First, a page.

This was not the first time when such allegations were made. In 2015, a group of BARC scientists wrote to Prime Minister Narendra Modi, alleging harassment and victimisation by their seniors and sought his intervention.

Things seem to have not improved as the RTI query revealed that 85 scientists and technical officers— mostly in their early or mid level—have quit between 2012 and 2016. The centre did not give any reason for the same.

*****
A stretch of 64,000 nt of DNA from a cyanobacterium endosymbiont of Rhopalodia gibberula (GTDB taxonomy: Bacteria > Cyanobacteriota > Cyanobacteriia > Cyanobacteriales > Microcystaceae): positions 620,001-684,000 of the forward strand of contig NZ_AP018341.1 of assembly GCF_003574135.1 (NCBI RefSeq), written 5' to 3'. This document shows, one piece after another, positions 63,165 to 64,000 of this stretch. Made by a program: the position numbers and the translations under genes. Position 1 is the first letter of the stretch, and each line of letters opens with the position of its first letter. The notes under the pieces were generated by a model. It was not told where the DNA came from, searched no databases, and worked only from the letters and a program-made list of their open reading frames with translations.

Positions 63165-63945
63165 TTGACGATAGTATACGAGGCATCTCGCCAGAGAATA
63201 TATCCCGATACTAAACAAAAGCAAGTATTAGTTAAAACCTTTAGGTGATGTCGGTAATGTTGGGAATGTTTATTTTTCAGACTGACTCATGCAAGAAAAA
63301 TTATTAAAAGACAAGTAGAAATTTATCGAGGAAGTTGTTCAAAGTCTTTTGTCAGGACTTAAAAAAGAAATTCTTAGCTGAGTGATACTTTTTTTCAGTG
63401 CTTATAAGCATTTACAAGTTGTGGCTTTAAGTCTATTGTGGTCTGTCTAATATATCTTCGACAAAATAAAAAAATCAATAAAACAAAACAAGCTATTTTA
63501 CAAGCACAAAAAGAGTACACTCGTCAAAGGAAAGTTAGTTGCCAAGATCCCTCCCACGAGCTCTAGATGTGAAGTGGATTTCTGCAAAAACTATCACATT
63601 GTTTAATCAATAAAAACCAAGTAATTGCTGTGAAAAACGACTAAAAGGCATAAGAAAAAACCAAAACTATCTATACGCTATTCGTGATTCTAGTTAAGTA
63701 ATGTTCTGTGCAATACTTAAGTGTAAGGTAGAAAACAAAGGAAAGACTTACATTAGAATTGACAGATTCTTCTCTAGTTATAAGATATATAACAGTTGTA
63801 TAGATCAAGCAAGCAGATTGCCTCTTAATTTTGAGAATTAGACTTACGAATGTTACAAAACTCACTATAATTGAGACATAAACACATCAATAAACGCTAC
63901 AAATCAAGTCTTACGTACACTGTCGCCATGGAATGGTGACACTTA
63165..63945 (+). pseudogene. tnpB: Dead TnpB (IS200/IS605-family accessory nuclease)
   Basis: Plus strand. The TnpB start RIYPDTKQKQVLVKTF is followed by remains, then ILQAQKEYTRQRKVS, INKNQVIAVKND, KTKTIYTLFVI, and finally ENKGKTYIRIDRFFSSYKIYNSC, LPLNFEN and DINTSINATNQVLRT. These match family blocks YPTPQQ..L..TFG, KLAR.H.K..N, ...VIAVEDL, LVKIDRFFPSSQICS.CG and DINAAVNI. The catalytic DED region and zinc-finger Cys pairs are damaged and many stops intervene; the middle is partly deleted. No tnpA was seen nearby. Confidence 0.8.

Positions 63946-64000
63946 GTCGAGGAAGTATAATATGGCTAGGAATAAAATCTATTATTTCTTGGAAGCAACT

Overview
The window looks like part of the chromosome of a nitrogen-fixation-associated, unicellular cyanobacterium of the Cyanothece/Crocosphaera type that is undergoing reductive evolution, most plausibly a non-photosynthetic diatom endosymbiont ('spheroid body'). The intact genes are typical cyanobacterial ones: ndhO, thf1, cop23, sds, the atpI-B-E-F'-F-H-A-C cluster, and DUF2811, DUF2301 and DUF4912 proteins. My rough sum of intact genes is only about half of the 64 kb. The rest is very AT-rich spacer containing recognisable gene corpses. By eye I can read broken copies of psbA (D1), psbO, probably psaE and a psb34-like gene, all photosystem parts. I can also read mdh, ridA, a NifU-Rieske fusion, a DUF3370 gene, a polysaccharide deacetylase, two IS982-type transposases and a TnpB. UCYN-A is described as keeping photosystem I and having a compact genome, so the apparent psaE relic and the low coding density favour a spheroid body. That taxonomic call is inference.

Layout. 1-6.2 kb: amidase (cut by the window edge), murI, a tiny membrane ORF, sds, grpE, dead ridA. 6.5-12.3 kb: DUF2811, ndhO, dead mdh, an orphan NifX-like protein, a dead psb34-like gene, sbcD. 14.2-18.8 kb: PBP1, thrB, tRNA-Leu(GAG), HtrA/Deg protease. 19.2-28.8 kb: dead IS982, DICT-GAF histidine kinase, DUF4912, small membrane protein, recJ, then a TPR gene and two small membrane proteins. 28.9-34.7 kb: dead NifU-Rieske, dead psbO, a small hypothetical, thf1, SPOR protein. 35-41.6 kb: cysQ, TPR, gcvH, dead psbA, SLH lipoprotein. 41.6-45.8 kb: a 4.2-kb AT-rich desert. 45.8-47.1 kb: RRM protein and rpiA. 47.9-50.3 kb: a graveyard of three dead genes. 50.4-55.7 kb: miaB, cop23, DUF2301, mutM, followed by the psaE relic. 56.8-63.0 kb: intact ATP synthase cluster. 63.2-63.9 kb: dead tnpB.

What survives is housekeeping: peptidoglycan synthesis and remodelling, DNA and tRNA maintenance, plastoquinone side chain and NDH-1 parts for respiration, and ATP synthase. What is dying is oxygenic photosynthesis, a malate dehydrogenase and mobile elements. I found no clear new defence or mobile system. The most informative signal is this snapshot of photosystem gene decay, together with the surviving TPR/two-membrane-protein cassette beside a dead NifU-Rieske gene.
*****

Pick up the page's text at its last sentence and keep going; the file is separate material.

The number of deaths in the nuclear research facility presents a horrific story as 73 suicides, including by many scientists, were reported between 1995 and 2016. Many BARC scientists were also found dead in mysterious conditions and murdered.

According to the Department of Atomic Energy (DAE), adequate arrangements are in place at workplace and departmental residential township for security of scientists.
“Unnatural death of scientists/employees of DAE are always being accorded due importance and this office monitors sensitive cases of death from time to time in consultation with Units, Intelligence Bureau, local police,” said the DAE.

June 26, 2017 Posted by | employment, India | Leave a comment